OBJECTIVES To determine prospectively the incidence and cause of nephrocalcinosis in preterm infants.
STUDY DESIGN Inborn babies of gestation less than 32 weeks or birth weight less than 1500 g were eligible to be entered into a prospective observational study. Two renal ultrasound scans were performed, the first at 1 month postnatal age and the second at term or discharge. Data were collected on gestation, birth weight, sex, race, family history of renal calculi, oliguria on first day, respiratory support (ventilation, steroid, and oxygen dependency), and use of nephrotoxic drugs (gentamicin, vancomycin, and frusemide). Intake of fluid, calcium, and phosphate and plasma urea, creatinine, calcium, and phosphate were recorded for the first 6 weeks of life. Random urinary calcium/creatinine, oxalate/creatinine, and urate/creatinine ratios and tubular absorption of phosphate were measured once at term.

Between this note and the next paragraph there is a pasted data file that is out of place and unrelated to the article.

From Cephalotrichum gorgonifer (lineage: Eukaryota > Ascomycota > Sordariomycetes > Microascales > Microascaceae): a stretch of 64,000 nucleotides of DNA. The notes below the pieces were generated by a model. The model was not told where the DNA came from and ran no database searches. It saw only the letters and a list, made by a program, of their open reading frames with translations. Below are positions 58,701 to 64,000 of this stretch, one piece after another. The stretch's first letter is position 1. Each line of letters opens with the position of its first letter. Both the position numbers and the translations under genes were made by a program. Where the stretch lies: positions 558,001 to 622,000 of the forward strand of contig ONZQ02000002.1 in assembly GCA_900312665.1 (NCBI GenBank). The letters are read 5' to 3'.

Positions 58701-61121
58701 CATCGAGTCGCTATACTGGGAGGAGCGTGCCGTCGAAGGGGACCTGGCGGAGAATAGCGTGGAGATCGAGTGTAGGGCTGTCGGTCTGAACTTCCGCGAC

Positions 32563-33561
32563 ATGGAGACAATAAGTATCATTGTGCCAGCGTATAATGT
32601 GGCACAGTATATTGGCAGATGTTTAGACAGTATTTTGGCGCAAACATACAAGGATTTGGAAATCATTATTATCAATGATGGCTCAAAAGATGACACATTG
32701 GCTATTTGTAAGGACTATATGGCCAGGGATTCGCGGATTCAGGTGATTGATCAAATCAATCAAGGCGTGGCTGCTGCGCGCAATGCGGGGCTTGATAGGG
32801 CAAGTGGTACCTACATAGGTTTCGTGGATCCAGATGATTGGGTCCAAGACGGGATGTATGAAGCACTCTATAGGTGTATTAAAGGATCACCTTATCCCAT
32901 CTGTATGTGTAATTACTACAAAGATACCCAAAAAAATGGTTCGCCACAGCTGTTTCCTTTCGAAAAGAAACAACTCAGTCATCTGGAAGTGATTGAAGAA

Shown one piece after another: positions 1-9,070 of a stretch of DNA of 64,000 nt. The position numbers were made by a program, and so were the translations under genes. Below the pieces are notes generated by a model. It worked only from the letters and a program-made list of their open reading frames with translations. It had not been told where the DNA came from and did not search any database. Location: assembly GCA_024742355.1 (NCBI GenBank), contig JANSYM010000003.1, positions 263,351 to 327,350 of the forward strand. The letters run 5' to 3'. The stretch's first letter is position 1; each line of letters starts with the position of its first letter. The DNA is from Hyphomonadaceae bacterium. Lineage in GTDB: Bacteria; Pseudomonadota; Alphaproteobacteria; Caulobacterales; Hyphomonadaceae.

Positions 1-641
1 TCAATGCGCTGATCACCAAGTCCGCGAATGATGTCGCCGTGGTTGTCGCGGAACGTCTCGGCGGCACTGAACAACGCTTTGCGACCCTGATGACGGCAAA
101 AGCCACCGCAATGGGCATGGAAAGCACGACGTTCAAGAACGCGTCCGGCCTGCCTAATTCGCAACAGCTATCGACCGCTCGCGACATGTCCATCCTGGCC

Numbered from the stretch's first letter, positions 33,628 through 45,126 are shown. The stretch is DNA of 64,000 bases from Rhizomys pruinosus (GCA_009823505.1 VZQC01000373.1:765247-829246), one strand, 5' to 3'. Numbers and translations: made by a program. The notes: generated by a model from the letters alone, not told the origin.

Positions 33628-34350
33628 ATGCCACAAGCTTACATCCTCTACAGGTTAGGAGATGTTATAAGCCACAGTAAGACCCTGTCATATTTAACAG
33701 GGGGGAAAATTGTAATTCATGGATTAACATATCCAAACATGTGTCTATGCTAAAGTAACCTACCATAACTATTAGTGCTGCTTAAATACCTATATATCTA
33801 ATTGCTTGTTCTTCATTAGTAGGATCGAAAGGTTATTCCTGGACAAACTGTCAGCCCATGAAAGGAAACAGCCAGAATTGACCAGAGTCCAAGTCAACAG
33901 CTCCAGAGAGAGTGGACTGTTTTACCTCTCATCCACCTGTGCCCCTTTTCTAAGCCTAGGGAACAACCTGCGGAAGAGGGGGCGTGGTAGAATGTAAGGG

RESULTS A total of 101 preterm infants were studied. Twenty three (23%) had abnormal ultrasound scans. Sixteen (16%) had nephrocalcinosis. On univariate analysis, gestational age, male sex, duration of ventilation, oxygen dependency, duration and frequency of gentamicin treatment, toxic gentamicin/vancomycin levels, and postnatal dexamethasone were significantly associated with nephrocalcinosis. In addition, babies with nephrocalcinosis had a lower intake of fluid, calcium, and phosphate, longer duration of total parenteral nutrition, and higher urinary oxalate/creatinine and urate/creatinine ratios than infants who did not have the condition. There was also a significant association with plasma urea and creatinine but not with plasma calcium or phosphate or urinary calcium. Multivariate analysis showed that the strongest predictors of nephrocalcinosis were duration of ventilation, toxic gentamicin/vancomycin levels, low fluid intake, and male sex.
CONCLUSION 16% of babies born at less than 32 weeks gestation developed nephrocalcinosis. The multifactorial origin, in particular, the association with extreme prematurity and severity of respiratory disease, is confirmed. In addition, an association with male sex, frequency and duration of gentamicin use, and high urinary oxalate and urate excretion is shown.
- renal dysfunction
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